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What is Contact Dermatitis?

It is a skin lesion resulting from contact with a foreign substance. In most cases an inflammatory skin rash called eczema is produced.

What types are there?

There are 2 types of Contact Dermatitis: Irritant and Allergic.

  • Irritant Contact Dermatitis: caused by the direct contact of an irritant substance. Irritant dermatitis occurs more frequently in certain professions, such as hairdressing, cleaning, metal industries, construction workers etc. It is not due to an allergic mechanism and it is universal. The most common part of the body where dermatitis occurs is on the hands.
  • Allergic Contact Dermatitis: Accounts for between 5 and 15% of all dermatoses. Inflammation of the skin occurs. It is a hypersensitivity reaction to a particular substance or group of related substances. Previous exposure to the substance is required to sensitize and subsequently the allergic reaction is produced. A personal predisposition is produced to these allergens.

Clinical Manifestations

Symptoms vary depending on the cause and if the dermatitis is caused by an allergic reaction or an irritant.

Allergic reactions can occur suddenly or after months of exposure to a substance.

In both types of Contact Dermatitis, we can see the following symptoms:

  • Red rash: This is the usual reaction. The rash appears immediately with Irritant Contact Dermatitis; in Allergic Contact Dermatitis, a rash may appear 24-72 hours after exposure to the allergen.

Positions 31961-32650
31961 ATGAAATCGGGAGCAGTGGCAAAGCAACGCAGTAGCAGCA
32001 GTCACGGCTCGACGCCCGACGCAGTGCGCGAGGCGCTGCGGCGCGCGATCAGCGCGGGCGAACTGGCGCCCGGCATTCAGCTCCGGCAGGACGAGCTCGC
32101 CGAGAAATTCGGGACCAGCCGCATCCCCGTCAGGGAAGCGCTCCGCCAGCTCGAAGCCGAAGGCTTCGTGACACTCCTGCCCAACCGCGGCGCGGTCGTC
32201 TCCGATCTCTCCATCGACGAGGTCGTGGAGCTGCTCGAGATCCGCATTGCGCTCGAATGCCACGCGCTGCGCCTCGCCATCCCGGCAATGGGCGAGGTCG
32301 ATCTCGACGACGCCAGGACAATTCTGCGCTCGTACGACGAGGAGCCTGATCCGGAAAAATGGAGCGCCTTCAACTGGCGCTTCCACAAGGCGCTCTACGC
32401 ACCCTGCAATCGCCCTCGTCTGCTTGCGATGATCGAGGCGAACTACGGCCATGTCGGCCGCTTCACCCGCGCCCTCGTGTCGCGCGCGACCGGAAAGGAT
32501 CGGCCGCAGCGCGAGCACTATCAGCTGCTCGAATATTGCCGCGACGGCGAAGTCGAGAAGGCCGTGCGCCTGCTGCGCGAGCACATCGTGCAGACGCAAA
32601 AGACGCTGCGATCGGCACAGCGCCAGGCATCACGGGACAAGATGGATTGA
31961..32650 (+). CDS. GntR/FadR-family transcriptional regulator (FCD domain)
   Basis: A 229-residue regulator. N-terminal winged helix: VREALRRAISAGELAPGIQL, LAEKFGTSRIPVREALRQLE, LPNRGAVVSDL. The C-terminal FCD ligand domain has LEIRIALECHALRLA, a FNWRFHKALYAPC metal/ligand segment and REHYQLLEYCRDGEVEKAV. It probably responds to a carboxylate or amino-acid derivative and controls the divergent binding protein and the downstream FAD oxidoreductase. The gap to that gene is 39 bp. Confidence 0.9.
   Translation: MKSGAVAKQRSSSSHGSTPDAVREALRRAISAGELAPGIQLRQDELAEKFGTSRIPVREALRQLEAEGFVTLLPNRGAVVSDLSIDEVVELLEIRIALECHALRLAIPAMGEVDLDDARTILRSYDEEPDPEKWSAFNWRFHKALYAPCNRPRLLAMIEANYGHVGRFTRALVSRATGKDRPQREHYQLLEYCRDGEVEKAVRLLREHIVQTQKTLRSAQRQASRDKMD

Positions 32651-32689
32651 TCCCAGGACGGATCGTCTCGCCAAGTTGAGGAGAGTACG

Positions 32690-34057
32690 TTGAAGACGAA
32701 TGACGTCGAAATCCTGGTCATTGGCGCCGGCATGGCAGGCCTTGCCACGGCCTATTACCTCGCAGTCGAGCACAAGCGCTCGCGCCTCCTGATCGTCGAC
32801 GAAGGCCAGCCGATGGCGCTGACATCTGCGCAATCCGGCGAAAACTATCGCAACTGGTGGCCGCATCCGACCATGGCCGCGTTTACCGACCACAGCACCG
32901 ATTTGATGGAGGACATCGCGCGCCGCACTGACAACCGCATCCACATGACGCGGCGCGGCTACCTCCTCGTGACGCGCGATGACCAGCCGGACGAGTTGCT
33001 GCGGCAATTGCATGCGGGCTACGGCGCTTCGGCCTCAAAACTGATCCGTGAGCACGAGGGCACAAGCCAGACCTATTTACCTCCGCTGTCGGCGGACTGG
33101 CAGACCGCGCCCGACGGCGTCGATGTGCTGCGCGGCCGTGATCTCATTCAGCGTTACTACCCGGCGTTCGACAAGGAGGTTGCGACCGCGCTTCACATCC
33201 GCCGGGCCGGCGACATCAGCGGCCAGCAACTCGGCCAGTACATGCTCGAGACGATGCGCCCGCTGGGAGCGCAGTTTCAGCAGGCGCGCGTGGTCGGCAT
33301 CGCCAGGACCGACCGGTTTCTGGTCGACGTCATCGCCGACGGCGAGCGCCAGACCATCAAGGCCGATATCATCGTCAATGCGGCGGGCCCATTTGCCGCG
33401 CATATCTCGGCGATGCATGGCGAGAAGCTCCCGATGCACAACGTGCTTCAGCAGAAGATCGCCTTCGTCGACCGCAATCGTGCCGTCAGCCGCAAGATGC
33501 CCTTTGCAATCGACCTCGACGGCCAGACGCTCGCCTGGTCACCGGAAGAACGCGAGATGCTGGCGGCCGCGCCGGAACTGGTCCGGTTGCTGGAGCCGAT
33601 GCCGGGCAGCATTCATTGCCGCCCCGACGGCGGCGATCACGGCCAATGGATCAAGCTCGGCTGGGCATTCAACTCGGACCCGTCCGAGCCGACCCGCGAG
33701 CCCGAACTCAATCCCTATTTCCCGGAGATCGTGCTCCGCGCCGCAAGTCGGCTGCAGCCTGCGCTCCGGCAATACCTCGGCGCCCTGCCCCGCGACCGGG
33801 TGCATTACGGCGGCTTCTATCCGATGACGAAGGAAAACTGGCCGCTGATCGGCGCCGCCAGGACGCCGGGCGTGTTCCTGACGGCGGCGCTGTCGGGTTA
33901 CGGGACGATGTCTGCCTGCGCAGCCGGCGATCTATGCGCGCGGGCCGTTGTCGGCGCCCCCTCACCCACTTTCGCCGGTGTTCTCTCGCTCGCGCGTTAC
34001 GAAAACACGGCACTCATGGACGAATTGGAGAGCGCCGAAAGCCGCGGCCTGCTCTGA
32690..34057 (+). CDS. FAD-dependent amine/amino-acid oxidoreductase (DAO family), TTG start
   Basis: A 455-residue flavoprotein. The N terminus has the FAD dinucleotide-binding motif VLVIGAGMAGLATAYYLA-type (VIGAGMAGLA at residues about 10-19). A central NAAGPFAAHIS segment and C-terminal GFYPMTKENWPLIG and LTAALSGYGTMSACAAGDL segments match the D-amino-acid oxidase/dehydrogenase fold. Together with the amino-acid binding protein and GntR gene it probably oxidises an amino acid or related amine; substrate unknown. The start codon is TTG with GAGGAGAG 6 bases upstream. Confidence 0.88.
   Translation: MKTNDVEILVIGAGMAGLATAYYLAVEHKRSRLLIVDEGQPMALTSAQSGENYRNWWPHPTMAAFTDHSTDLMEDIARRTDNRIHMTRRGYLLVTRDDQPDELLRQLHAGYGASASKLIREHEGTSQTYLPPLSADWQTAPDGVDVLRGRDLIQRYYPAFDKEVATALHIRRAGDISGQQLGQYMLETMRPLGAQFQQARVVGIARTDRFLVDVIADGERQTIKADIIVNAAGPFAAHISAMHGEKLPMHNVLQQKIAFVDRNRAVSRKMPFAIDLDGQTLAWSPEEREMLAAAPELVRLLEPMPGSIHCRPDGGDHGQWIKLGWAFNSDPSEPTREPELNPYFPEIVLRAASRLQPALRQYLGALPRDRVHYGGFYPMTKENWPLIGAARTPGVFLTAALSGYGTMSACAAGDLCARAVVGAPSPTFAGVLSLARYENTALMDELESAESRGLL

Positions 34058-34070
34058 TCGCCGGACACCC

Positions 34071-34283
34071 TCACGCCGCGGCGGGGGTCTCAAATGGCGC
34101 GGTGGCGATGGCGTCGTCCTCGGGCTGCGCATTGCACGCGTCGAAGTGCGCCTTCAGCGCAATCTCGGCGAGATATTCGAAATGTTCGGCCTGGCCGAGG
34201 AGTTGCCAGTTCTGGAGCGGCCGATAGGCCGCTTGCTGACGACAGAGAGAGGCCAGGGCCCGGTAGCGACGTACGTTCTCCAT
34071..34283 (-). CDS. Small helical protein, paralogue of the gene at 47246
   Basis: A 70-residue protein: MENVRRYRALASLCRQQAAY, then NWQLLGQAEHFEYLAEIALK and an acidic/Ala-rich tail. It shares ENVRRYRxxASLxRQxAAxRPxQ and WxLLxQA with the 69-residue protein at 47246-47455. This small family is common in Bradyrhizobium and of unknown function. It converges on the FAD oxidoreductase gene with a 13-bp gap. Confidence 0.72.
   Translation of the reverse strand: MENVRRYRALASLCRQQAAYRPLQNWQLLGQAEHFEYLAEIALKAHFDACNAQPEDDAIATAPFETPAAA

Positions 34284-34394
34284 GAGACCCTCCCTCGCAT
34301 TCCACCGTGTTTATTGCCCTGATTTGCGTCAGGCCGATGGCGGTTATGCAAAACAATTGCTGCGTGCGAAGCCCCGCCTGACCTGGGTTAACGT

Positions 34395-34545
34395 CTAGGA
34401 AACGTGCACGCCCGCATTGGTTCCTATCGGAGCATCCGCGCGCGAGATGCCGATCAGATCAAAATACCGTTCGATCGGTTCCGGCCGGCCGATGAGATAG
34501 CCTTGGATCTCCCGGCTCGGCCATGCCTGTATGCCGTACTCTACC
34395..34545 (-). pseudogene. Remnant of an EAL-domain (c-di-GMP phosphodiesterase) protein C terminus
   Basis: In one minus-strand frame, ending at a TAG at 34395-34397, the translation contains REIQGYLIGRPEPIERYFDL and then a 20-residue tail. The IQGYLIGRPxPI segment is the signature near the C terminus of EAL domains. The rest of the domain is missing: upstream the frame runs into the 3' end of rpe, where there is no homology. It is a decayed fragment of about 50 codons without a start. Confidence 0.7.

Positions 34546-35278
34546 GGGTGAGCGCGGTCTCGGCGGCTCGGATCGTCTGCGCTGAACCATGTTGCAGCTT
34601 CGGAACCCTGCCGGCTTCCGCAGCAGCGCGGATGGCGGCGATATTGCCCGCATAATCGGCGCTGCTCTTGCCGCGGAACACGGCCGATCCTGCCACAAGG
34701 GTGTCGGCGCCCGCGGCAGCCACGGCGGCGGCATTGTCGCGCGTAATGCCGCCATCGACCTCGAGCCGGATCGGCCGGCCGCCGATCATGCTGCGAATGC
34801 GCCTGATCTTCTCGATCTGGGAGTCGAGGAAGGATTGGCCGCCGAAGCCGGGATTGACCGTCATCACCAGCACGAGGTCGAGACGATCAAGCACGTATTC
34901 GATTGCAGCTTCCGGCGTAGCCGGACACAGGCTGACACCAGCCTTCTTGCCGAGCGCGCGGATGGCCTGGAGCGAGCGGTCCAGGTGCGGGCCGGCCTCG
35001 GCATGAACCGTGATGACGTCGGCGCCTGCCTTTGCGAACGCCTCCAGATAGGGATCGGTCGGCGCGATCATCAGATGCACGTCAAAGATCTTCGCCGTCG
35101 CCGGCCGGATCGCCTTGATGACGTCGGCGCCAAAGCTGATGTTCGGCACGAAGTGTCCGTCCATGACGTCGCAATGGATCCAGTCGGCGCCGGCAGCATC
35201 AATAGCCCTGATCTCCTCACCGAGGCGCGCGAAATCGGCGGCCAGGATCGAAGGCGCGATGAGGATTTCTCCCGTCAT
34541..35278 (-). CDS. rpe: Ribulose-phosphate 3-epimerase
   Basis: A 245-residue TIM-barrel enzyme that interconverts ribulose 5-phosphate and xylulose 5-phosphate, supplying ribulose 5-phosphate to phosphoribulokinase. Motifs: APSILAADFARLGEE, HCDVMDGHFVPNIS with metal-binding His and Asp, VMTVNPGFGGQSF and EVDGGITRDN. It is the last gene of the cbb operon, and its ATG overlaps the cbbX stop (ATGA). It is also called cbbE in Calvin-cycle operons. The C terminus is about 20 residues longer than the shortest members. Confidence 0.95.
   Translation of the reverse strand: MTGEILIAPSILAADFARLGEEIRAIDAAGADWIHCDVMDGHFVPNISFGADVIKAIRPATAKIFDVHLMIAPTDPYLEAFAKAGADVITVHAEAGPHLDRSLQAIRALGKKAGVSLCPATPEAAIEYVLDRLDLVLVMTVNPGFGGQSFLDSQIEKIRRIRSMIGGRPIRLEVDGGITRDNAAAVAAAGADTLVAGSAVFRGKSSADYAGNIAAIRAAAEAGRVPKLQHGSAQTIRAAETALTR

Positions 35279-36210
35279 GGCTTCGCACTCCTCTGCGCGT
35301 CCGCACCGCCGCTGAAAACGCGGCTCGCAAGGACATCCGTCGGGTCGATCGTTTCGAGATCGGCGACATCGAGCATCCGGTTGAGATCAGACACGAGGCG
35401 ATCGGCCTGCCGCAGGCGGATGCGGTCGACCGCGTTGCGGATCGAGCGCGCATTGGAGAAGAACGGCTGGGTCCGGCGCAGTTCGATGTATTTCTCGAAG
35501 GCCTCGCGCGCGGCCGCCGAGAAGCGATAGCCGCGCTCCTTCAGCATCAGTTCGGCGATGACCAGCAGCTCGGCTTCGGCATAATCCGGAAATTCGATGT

• Blisters: Blisters and hives often appear where the skin was directly exposed to the allergen or irritant.
  • Itching: Irritant Contact Dermatitis tends to be more painful than itchy, while Allergic Contact Dermatitis often itches more.


The diagnosis of Contact Dermatitis is going over the patients history along with a Patch Test.

Patch Tests: The substance that is believed to be causing the problem is applied on the top part of the patients back for a period of 48 hours to see the reaction of the skin.

Once removed, there should be a first reading at 48 hours and a second at 72-96 hours, although sometimes it can be even later depending on the substances.

What are the substances most frequently involved in Contact Dermatitis?

The substances that most commonly cause Contact Dermatitis are:

  • Nickel:Jewelry, eyeglass frames and belt buckles.
  • Mercury: Especially by direct contact with antiseptics (mercurochrome) and broken thermometers.
  • Balsam of Peru: Some cosmetics have this.
  • Tires: Although the sources of contact are countless, perhaps the most important is the use of running shoes.
  • Cosmetics Perfumes
  • Potassium dichromate: Usually after contact with dyed skins (shoes, coats, chrome objects, etc).
  • Cobalt: Contained in paints and crayons, metal objects, etc.
  • Wood tar: Mainly used in creams and ointments.
  • Benzocaine: Used for children as a topical anesthetic and also to relieve itching.
  • Neomycin: Used as an antibacterial agent in many creams for burns and even skin infections.

Treatment of Contact Dermatitis

Treatment includes:

  • Wash with water to remove any trace of the irritant that may remain on the skin.
  • Use emollients (moisturizers).
  • Use of topical corticosteroids.
  • Use of oral corticosteroids or injected if necessary.
  • Remove the irritant or allergic substance. An experienced dermatologist will ask the patient several questions to detect the substances or antigens responsible for the allergic reaction.

Doctor Pablo Umbert

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